The threadfin breams consist of the family Nemipteridae within the order Perciformes. They are also known as whiptail breams and false snappers.
They are found in tropical waters of the Indian and western Pacific Oceans. Most species are benthic carnivores, preying on smaller fishes, cephalopods, crustaceans and polychaetes; however, a few species eat plankton.
Threadfin bream harbour parasites. A study conducted in New Caledonia has shown that the fork-tailed threadfin bream (Nemipterus furcosus) harboured 25 species of parasites, including nematodes, cestodes, digeneans, monogeneans, isopods, and copepods. None of these parasites is transmitted to humans.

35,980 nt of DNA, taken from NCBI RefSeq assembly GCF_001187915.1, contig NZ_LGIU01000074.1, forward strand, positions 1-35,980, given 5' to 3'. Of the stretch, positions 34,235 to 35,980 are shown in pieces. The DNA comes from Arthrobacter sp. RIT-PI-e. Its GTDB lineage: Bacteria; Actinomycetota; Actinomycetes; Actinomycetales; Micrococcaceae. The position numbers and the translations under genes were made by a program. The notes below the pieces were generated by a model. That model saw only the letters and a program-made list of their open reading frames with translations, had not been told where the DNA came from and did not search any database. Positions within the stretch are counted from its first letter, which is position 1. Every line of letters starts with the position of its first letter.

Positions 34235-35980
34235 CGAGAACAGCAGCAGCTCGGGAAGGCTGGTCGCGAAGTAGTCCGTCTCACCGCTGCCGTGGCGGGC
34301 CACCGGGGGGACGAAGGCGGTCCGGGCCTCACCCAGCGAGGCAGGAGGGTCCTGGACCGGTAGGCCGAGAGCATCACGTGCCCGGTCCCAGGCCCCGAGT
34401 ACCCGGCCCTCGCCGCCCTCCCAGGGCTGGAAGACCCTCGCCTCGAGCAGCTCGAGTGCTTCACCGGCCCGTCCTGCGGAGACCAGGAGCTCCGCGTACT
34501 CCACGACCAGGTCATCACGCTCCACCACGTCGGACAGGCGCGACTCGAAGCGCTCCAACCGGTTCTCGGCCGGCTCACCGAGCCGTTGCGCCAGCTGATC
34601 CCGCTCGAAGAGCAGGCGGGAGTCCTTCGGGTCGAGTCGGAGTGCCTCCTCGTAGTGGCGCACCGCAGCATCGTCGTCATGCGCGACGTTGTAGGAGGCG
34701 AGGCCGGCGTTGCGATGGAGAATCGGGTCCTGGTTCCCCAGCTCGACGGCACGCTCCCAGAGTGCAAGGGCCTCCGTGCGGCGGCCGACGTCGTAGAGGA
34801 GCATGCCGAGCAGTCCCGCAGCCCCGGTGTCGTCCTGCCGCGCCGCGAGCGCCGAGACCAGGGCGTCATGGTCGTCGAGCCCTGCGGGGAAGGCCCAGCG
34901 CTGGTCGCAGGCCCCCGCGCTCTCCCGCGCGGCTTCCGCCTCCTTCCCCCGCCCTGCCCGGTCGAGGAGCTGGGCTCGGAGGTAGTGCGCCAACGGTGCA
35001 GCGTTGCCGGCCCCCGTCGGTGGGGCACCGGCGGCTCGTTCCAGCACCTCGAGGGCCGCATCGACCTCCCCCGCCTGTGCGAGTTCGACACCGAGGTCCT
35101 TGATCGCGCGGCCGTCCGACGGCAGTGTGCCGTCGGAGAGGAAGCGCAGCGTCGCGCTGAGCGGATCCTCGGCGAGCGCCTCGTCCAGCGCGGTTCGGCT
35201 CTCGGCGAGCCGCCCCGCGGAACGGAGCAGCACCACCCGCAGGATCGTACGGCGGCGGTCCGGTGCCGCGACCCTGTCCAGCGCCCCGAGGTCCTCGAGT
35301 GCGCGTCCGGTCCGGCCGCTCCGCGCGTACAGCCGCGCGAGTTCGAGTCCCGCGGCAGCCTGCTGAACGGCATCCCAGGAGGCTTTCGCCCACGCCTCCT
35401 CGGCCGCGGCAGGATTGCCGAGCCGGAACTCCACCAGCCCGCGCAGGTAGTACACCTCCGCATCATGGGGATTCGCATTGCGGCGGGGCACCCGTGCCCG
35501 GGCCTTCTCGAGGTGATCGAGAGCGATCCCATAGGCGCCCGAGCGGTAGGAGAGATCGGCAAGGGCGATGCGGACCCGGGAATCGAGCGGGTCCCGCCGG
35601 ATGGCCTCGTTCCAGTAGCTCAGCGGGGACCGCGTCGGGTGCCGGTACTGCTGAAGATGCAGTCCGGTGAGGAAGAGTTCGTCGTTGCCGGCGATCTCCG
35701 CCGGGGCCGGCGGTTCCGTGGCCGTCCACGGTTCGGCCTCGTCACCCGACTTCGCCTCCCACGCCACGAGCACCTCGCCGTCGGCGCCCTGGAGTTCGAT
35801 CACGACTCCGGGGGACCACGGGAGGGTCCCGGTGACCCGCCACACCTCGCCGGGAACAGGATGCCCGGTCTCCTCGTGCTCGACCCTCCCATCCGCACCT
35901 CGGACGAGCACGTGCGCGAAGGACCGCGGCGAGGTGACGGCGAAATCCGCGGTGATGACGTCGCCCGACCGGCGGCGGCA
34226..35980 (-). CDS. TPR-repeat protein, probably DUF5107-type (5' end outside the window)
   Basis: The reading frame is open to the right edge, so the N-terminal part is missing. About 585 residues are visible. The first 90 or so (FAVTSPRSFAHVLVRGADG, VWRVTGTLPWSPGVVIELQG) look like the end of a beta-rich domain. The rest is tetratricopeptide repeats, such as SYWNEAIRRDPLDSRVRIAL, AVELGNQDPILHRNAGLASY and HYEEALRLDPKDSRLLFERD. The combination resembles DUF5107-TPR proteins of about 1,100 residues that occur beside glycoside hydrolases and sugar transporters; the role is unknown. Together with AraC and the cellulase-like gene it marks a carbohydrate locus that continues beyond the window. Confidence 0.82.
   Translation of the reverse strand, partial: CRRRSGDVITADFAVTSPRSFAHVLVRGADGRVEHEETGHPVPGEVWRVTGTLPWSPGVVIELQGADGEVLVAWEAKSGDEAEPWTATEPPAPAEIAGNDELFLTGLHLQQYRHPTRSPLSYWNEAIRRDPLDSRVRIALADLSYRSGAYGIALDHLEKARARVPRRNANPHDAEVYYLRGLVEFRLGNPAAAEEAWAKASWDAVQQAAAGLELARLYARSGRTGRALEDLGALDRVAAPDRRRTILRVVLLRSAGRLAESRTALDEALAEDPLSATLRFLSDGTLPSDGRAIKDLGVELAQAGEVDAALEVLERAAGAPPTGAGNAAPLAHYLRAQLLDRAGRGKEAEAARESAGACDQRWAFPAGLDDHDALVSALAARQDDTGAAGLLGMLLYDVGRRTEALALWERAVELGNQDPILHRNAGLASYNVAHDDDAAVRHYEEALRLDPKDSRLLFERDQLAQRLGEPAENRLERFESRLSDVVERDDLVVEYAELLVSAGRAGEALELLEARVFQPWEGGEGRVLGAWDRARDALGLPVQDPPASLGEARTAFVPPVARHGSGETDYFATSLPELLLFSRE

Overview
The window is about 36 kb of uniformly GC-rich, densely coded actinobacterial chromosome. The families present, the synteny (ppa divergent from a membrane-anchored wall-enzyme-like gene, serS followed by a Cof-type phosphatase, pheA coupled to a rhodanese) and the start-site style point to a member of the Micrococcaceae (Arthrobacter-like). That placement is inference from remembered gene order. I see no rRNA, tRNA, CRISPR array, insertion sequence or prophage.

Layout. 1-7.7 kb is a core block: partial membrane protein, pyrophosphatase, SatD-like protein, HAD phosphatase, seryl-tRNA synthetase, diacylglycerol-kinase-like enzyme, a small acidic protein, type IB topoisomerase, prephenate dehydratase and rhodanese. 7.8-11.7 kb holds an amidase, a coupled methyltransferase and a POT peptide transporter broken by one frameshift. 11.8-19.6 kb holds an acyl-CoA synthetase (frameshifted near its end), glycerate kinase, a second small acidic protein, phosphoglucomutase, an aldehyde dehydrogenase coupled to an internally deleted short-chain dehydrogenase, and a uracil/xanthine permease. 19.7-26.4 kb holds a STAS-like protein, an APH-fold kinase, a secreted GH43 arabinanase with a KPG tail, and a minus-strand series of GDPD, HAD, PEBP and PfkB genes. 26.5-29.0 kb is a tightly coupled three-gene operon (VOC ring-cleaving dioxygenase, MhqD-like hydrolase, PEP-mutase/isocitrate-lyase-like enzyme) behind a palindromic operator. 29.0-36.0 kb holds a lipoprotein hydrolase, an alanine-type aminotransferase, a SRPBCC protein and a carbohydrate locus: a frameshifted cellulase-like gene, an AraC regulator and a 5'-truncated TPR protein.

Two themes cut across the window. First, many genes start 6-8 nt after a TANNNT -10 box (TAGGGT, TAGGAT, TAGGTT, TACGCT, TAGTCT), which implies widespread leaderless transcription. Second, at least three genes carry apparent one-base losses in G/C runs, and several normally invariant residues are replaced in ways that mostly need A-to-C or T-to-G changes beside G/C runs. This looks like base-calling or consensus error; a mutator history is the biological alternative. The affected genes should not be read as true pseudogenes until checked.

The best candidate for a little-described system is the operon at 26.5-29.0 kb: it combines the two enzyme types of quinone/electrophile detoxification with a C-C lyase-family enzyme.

Nemipterus virgatus, the golden threadfin bream, is a species of threadfin bream native to the western Pacific, from southern Japan south to northwest Australia including the Arafura Sea. It inhabits areas with mud or sand substrates and the young can be found at depths from 18 to 33 m (59 to 108 ft) while the adults can be found down to 220 m (720 ft). This species can reach a length of 35 cm (14 in), though most are only around 23 cm (9.1 in). It is one of the most important species of commercial fisheries in the East China Sea and northern South China Sea.